Normandy Apple Tart

Every now and then I have to come up with a pudding on short notice. I might have some friends coming over, and we just want something to snack on in the afternoon. I might be going to a relative’s, and want to bring a “thank you for having us” pudding. Or I might be helping cater for an event, where my pudding is just part of a spread of food. Given these situations, the pudding can’t be some fussy little creamy thing, as it has to be able to travel well, keep well, and be good served hot or cold. It can’t take too long to make, but at the same time, has to look and taste good. You can’t make a dish with some potentially complex flavours either, as some people might not like them. Sounds like a tall order for a pudding.

Enter Normandy apple tart. Not much more than cooked apples on pastry, the French have always understood the value of simple cuisine. If you have flavoursome apples from a local orchard, and rich, creamy butter, why not just let these sing for themselves? Normandy tart does exactly that. Consequently, if you are going to make this, make sure you have good quality ingredients- try and get some locally grown apples (ideally Cox for UK readers), and use the best quality butter you can afford. Normandy is apple country- take their cider or Calvados, for example- so if you are making a Normandy apple dish, you know it’s going to come out well.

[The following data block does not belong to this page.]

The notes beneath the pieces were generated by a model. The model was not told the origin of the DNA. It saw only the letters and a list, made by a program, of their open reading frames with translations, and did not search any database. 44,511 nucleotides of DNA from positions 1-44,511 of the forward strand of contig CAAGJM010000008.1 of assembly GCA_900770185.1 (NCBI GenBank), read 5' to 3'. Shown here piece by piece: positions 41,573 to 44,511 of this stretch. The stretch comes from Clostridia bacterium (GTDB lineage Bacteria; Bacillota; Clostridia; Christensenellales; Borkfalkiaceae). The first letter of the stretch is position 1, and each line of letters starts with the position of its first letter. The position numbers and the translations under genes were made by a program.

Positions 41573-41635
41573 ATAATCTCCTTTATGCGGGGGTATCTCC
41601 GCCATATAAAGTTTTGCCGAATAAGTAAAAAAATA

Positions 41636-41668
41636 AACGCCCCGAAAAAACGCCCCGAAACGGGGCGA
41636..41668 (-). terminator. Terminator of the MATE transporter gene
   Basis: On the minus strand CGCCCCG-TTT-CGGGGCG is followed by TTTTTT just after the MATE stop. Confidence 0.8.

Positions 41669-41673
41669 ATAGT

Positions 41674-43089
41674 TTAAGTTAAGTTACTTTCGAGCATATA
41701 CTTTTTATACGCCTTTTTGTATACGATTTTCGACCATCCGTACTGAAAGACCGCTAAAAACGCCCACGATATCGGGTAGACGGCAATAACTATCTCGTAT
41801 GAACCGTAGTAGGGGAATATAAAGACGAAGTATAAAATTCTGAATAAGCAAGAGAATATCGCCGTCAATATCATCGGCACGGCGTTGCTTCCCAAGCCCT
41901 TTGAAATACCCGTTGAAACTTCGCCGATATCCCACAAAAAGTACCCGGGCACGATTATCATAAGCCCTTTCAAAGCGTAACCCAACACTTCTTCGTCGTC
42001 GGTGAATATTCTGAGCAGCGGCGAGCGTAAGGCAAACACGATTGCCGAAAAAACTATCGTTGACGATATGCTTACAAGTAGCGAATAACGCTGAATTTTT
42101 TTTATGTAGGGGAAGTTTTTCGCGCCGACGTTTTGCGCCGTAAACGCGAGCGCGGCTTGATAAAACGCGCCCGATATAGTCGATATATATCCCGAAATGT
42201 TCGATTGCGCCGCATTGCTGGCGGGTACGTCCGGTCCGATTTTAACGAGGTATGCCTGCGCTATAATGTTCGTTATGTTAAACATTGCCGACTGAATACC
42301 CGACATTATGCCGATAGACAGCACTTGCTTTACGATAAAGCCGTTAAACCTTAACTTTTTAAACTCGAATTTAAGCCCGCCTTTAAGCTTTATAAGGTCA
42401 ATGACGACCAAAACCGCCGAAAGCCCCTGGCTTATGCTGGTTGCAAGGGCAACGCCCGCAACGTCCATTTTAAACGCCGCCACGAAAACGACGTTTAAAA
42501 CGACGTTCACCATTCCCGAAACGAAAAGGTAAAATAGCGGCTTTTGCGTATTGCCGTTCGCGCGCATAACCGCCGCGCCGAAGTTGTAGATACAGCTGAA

You can see that this pudding hits all the spots. Once cold, you can almost hold the tart upside down and it will keep its integrity (don’t try though, just in case!). I prefer it served cold, but when I served it for friends, served hot was the consensus winner. As for effort, peeling and coring the apples took me the most time- the pastry is quick and simpler than most pastries- so really not a lot of time spent in the kitchen. It went well with cream or crème fraiche, so if you are transporting this tart, you can just take along a tub of whipped cream and a spoon. And as for looks and taste? We were very pleased with the result- nothing complicated, but it didn’t need to be. So if you need to make a pudding for something, why not give this tart a go?

Normandy Apple Tart (La Tarte aux Pommes Normande)

This recipe is taken from Elizabeth David’s French Provincial Cooking, a great recipe book (although sometimes hard to navigate) looking at traditional French cuisine. You’ll need a flan tin of some sort to cook the tart in.

8 good quality sweeter apples, like Cox
250g Normandy butter
12tsp white sugar
250g plain flour
1tsp salt
some milk, for brushing the pastry
crème fraiche, to serve

1. Make the pastry. Rub 125g of the butter into the flour until you have fine breadcrumbs. Add the salt and 5tsp of the white sugar, and mix well. Pour in 4tbsp ice-cold water, then shape into a ball immediately. Without leaving to rest, shape out the pastry into your flan tin. Brush the edges with milk.
2. Cook the apples. Peel and core all the apples. Cut them into slices (as seen in photo). Put half of the butter in a large frying pan, with 3tsp of the remaining sugar. Fry half of these apples in the butter for around 5 minutes. Remove the apples and begin to arrange in overlapping style in the pastry. Repeat with the second half of the apples. Pour the butter juices left over the apples.
3. Cook the tart. Heat the oven to 180ºC. Place the tart in the oven for 30-35 minutes. About a minute before it is done, sprinkle over the last tsp of sugar. Serve hot or cold according to taste.


1 Comment (+add yours?)

  1. Trackback: Food and Wine Pairings IV: Regionality « oxfood

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